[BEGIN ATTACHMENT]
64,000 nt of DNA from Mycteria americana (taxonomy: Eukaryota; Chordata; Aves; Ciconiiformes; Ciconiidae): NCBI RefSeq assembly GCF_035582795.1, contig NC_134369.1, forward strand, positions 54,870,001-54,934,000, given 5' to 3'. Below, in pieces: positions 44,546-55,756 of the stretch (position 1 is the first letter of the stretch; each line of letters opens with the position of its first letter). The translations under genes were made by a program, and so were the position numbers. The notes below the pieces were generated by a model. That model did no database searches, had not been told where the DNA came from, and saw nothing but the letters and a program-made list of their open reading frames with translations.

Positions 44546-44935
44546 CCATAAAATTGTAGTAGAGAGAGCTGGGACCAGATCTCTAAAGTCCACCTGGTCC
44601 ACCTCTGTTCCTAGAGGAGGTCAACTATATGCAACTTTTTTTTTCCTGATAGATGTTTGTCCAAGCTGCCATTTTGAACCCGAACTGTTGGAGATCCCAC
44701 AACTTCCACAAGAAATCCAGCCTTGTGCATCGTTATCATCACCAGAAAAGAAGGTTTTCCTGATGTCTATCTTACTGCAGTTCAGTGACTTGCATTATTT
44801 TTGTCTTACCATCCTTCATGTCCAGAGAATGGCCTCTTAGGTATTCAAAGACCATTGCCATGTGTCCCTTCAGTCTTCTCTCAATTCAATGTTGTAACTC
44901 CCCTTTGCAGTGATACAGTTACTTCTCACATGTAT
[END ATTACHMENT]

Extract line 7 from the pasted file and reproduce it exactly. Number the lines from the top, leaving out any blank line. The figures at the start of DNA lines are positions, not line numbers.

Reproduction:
44901 CCCTTTGCAGTGATACAGTTACTTCTCACATGTAT